© Georg Thieme Verlag KG Stuttgart · New York
Patterns of isolated septal hypertrophy and their clinical correlations in essential hypertensionPresented at the 36th Annual World Congress, International College of Angiology, New York, New York, July 1994
22 April 2011 (online)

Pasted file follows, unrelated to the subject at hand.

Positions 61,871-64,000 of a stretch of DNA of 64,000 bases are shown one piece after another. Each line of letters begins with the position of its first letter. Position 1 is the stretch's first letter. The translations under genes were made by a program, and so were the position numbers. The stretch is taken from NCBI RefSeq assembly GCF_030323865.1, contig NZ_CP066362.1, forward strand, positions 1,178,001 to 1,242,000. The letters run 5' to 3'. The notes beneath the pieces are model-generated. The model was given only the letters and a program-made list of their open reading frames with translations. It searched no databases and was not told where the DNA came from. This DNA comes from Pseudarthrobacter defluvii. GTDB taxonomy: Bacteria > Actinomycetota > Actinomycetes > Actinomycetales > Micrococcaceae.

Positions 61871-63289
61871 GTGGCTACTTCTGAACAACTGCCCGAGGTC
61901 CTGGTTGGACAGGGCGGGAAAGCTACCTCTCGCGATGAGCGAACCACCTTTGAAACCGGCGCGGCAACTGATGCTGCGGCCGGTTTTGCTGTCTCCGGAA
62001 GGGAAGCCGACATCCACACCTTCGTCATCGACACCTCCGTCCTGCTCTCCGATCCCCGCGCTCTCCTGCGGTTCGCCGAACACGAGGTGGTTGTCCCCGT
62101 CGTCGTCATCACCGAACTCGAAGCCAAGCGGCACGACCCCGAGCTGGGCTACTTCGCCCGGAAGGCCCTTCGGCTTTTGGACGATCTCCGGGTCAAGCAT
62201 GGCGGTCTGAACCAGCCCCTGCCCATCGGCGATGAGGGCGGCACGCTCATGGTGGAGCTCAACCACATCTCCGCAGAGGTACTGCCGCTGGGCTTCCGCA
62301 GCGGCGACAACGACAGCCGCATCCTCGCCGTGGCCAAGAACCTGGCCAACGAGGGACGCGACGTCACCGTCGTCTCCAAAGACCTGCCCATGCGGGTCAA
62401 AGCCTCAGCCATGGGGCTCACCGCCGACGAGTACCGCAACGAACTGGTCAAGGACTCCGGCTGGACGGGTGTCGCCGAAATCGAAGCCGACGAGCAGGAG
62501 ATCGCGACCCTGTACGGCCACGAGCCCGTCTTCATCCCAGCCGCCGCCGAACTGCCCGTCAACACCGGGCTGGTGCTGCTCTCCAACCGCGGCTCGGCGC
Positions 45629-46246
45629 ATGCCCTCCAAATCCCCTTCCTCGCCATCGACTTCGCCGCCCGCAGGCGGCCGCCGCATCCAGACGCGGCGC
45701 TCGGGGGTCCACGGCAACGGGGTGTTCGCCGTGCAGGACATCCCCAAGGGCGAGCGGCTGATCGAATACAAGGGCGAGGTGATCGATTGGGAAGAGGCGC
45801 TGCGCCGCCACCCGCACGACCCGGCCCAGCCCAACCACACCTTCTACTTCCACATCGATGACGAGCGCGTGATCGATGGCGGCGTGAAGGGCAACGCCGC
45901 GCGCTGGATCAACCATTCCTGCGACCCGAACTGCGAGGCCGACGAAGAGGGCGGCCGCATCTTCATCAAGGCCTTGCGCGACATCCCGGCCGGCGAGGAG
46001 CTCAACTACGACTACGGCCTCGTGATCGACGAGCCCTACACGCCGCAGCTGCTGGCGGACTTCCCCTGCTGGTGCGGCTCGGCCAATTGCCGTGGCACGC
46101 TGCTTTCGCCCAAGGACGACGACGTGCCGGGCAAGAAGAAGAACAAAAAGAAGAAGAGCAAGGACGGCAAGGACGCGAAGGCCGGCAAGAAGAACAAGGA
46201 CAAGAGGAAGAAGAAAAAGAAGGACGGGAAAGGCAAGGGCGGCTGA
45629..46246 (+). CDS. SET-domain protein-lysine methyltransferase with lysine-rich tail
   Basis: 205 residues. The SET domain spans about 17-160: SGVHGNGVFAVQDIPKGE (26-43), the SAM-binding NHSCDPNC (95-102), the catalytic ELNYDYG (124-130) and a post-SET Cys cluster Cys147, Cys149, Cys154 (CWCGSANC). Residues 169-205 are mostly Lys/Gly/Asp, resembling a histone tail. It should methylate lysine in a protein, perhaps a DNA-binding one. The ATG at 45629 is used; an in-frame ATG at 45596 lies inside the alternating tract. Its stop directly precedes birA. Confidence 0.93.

The morphological patterns and their clinical correlations in 96 essential hypertensive patients (pts) with isolated septal hypertrophy (IVSH) were studied by 2-dimensional echocardiography. Three patterns of IVSH: basal (B), diffuse (D), and midportion (M) types, were identified by parasternal long-axis image, and four patterns of hypertrophy in the left ventricular (LV) wall: diffuse except posterior wall (type I), anterolateral wall and anterior septum (type II), whole septum (type III), and anterior septum (type IV), were recognized by parasternal short-axis image. A total of 12 different types of LV hypertrophy could be classified. B + I, B + IV, and D + I types were each present in more than 10 pts. The B + IV type had the oldest mean age of 72 years (vs B + I: 63,p <0.05 and D + I: 64,p = 0.1), D + 1 vs B + I,p = 0.5. The D + I type had the highest mean diastolic blood pressure, 108 mmHg (vs B + I: 103,p <0.05, and B + IV: 96,p <0.001), B + I vs B + IV,p <0.01. The B + I type had the longest duration of hypertension, 24 years (vs B + IV: 15,p <0.001 and D + I: 21,p = 0.1), B + IV vs D + I,p <0.05. Seven pts (70%) of M + I type had a family history of cardiomyopathy and/or apical hypertrophy. We conclude that arterial hypertension is associated with a spectrum of isolated septal hypertrophy correlating with clinical characteristics.